Daiwa EuroTelcoblog No. 30, Tuesday, 16th March, 2004: Notes and reflections from European Commission VoIP seminar/various (original email blast 2:27 PM Tuesday, 16th March, 2004)
Notes and reflections from European Commission VoIP seminar
Yesterday we attended the European Commission workshop in Brussels on IP Voice and Associated Convergent Services, in conjunction with a review of the Analysys report of the same name (http://www.analysys.com/pdfs/EC_VoIP_Report.pdf). The event was attended by around 250 persons, who we believe largely comprised representatives from carriers, national regulators and the telecoms consultant/analyst community (though we didn't see any brokers there whom we recogsnized). Carriers which either identified themselves or were known to us by sight included TeliaSonera, Tiscali, Telekom Austria, TP SA, London Internet Exchange and Skype. The event was largely devoted to Analysys' presentation of its report, which covers much ground which should be familiar to our readers by now (slides are to be found here - http://europa.eu.int/information_society/topics/ecomm/doc/useful_information/library/studies_ext_consult/ip_voice/analysys_presentation_on_voip.ppt), and the Commission has invited comment on the report at this address until the end of April (firstname.lastname@example.org). The report itself is very thorough and an interesting read, definitely worth the time commitment, but we don't intend to summarize it here. Our focus here is on the feedback session which followed, and the various takeaways we derived from the event as a whole.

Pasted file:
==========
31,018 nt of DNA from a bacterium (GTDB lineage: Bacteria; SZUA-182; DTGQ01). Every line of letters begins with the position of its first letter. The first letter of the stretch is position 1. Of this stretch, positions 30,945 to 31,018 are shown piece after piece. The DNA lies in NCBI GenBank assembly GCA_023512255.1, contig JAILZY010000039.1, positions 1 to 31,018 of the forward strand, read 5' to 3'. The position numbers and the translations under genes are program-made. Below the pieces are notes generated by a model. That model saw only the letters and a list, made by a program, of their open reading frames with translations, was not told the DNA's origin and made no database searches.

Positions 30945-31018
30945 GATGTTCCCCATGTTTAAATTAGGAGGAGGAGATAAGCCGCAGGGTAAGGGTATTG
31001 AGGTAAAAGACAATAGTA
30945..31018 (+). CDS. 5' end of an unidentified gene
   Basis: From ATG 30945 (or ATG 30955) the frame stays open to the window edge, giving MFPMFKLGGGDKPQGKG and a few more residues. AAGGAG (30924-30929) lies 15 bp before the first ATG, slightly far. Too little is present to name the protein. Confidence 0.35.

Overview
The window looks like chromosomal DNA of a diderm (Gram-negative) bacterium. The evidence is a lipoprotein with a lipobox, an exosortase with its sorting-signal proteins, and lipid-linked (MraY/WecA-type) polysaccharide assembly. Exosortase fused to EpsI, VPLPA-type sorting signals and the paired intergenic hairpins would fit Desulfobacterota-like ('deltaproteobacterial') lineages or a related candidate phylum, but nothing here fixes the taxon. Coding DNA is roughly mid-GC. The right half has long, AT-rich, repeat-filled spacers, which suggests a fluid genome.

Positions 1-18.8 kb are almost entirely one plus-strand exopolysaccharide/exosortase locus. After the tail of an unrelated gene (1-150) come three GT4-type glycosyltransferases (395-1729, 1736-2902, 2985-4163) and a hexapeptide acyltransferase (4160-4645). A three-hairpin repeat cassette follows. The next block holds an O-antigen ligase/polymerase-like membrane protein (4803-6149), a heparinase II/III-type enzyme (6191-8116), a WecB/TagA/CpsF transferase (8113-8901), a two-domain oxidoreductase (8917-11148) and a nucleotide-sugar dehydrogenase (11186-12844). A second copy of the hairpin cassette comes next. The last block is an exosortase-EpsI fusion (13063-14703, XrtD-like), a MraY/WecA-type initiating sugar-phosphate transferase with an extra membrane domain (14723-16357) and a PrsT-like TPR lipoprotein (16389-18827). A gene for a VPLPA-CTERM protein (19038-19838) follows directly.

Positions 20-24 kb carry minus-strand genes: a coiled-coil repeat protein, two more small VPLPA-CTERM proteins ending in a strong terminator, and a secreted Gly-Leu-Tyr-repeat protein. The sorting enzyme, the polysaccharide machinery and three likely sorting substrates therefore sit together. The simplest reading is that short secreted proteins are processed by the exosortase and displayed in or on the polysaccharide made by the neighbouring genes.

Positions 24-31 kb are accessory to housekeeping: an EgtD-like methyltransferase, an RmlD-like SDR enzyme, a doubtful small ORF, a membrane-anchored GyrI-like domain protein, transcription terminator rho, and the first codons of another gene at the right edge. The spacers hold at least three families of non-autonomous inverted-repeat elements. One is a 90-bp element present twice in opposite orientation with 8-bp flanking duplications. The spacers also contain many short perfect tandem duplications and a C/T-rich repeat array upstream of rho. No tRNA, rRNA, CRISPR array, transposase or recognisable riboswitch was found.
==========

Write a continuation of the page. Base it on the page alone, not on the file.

Our summary points here would be:
If you feel confused after reading this - consider yourself well-informed. We think the subject contains a number of pitfalls and grey areas which will keep regulation lawyers in champagne for the next decade (too bad none of them are listed - they may be the main beneficiaries of the IP revolution!).
Regulators, carriers and the Commission itself seem to be continuing to come up with more questions than answers as to how to define the market, and on the economic externalities surrounding market definition.